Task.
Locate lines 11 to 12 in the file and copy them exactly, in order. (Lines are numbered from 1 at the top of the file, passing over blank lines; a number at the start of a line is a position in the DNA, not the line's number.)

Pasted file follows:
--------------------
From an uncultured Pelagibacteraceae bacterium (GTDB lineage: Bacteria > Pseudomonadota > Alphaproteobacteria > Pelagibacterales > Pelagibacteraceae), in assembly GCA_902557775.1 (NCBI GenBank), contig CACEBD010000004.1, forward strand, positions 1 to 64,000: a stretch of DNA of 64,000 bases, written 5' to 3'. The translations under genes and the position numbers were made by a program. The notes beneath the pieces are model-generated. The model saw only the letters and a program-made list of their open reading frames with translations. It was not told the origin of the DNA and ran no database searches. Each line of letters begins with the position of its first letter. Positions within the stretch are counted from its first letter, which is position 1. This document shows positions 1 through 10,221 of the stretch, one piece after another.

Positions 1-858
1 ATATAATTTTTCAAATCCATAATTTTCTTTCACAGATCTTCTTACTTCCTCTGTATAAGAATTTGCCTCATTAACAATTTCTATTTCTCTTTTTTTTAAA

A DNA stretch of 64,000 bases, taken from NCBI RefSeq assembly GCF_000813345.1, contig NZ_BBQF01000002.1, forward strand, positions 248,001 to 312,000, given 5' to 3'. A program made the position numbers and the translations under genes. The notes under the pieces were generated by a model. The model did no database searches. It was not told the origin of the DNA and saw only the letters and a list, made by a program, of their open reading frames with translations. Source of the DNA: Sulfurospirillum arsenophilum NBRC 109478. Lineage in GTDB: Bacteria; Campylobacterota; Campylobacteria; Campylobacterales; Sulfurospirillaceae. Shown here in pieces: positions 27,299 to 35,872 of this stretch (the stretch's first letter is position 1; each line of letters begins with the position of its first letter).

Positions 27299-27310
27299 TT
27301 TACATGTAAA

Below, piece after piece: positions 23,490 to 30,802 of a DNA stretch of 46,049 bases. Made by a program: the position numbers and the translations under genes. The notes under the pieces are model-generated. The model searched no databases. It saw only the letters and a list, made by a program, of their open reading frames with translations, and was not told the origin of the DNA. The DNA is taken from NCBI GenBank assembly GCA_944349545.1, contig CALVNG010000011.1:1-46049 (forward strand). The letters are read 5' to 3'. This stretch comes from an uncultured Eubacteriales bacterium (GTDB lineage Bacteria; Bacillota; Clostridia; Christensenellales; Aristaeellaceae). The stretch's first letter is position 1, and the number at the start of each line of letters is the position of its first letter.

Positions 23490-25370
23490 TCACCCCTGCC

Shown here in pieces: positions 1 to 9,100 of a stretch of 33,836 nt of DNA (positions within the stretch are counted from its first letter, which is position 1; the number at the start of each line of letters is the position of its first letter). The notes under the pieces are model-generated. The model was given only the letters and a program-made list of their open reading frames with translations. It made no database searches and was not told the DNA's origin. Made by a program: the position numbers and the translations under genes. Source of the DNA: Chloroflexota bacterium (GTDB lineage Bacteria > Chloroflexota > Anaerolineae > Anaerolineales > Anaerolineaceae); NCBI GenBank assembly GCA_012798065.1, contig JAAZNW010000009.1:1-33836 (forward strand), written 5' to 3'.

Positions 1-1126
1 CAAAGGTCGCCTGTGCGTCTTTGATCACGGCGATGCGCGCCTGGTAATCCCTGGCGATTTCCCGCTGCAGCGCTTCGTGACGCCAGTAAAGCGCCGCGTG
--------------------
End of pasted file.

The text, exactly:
Shown here in pieces: positions 1 to 9,100 of a stretch of 33,836 nt of DNA (positions within the stretch are counted from its first letter, which is position 1; the number at the start of each line of letters is the position of its first letter). The notes under the pieces are model-generated. The model was given only the letters and a program-made list of their open reading frames with translations. It made no database searches and was not told the DNA's origin. Made by a program: the position numbers and the translations under genes. Source of the DNA: Chloroflexota bacterium (GTDB lineage Bacteria > Chloroflexota > Anaerolineae > Anaerolineales > Anaerolineaceae); NCBI GenBank assembly GCA_012798065.1, contig JAAZNW010000009.1:1-33836 (forward strand), written 5' to 3'.

Positions 1-1126